Studies consistently show that people born weighing 6 pounds or less face an increased risk for type 2 diabetes as adults.
A new study not only confirms that risk in a sample of more than 3,000 women but also shows the relative predictive value of different biomarkers, giving doctors potential new tools for understanding individual risk among low birthweight women.
The findings also could help guide researchers trying to tease out which physiological processes might be sent awry by low-birth weight, ultimately leading to type 2 diabetes.
“We are trying to understand what proportion of the risk attributable to low birthweight can indeed be explained by these biochemical intermediates, to understand the relative importance of each pathway,” says Simin Liu, a professor of epidemiology and medicine at Brown University and senior author of the study published in the journal Diabetologia.
The findings are based on the detailed health records of participants in the Women’s Health Initiative, a huge study supported by the National Heart Lung and Blood Institute. Liu’s team focused on 1,259 women who developed type 2 diabetes and 1,790 otherwise similar women who did not.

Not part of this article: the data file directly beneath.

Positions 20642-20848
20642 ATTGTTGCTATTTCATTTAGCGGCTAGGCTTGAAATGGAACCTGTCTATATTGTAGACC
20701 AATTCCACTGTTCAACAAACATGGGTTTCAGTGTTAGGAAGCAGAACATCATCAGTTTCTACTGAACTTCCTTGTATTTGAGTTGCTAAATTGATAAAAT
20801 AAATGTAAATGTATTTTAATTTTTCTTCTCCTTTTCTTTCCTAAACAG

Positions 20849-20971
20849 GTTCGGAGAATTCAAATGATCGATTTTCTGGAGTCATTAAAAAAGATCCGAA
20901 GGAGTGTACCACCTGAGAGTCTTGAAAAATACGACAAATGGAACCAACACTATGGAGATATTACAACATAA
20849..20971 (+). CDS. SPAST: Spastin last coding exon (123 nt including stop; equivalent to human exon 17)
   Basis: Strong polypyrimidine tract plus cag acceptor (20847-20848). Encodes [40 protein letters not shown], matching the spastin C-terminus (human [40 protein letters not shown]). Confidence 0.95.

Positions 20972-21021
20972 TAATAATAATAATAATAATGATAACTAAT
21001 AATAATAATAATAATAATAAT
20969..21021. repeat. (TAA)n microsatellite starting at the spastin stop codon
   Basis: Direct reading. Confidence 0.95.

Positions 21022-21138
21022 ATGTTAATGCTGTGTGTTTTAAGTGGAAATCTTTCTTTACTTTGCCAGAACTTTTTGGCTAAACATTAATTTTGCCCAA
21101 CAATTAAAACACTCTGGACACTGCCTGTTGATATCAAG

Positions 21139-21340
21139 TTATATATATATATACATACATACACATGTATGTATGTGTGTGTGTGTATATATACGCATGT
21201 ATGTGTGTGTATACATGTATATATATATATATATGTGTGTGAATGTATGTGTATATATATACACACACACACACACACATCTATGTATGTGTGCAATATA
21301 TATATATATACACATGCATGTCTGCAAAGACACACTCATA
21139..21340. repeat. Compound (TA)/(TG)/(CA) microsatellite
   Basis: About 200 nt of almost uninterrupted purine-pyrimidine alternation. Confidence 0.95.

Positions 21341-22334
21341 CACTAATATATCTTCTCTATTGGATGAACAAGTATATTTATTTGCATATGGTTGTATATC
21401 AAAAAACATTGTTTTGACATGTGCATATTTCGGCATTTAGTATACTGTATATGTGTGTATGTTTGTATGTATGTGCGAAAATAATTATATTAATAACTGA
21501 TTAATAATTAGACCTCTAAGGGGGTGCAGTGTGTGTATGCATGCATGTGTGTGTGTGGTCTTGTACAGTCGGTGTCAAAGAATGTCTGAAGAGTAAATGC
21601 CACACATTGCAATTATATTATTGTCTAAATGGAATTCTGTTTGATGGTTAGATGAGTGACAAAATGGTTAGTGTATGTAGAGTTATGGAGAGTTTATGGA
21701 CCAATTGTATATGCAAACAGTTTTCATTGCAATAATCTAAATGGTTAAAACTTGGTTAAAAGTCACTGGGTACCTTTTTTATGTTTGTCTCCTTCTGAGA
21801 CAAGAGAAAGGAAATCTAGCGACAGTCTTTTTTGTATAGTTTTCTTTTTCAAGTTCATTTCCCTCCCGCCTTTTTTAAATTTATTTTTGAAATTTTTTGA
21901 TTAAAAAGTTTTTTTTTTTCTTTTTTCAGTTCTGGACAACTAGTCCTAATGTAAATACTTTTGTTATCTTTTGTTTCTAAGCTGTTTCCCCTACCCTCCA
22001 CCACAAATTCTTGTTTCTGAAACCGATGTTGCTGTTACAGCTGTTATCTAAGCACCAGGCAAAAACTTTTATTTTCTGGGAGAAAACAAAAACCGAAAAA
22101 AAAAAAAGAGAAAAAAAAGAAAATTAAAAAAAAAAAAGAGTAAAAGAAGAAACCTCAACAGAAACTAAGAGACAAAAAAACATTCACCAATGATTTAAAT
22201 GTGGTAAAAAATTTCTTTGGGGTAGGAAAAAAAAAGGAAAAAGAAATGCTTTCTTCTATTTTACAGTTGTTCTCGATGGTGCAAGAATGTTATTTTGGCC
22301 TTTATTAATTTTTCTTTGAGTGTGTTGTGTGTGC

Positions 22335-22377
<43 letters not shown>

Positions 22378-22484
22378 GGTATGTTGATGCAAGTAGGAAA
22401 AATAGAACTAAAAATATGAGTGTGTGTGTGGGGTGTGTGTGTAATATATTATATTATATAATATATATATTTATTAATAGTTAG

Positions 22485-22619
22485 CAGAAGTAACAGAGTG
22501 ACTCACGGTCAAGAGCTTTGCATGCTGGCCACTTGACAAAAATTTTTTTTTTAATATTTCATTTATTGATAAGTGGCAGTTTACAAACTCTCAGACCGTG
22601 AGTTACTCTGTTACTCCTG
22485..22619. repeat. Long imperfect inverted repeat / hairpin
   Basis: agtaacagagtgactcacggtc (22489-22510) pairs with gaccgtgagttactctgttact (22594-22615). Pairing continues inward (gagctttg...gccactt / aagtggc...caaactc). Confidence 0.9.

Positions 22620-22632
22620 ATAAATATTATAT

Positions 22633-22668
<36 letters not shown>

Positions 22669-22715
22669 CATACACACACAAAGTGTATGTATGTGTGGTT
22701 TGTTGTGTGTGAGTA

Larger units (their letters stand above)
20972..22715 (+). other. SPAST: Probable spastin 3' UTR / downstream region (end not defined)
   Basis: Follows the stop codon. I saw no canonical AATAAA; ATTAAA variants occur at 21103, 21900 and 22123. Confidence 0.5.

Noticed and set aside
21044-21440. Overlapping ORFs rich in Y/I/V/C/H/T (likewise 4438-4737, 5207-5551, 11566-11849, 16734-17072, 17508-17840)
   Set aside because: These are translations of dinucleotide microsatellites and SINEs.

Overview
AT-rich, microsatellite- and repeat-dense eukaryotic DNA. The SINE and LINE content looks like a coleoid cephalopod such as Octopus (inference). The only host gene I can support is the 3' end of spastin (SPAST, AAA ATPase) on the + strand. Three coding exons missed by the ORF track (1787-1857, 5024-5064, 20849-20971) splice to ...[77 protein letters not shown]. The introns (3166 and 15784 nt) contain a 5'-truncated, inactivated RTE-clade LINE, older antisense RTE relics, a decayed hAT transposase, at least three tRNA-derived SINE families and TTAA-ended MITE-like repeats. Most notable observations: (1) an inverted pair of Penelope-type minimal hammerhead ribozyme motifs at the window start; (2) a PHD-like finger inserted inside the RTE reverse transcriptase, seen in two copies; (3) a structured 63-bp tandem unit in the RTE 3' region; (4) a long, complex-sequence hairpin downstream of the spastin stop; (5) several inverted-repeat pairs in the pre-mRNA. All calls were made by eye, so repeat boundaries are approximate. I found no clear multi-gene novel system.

Overall the data showed that low birthweight (less than 6 pounds) portended a 2.15 times greater risk of developing type 2 diabetes compared to women born between 8 and 10 pounds.
This risk calculation adjusted for a variety of other possible confounding variables such as smoking, drinking, exercise, diet, body-mass index, race, ethnicity, and family history of diabetes. Compared to women born between 6 and 8 pounds, low birthweight women had a risk that was 1.27 times greater.
The study also looked at the relative predictive value, measured in percentages, of various readily measurable biomarkers. Among them insulin resistance contributed most strongly (accounting for 47 percent), which is not surprising because insulin resistance is a core component of diabetes.
High levels of E-selectin, a marker of problems with blood vessel lining, accounted for 25 percent, low levels of sex-hormone binding globulin contributed 24 percent, and high systolic blood pressure’s mediation emerged at 8 percent from the statistical analysis.
Each of these calculations also controlled for potential confounding variables. Percentages do not add to 100 because some pathways of the risk factors may overlap.
The National Institutes of Health and the Burroughs Wellcome Fund supported the study.
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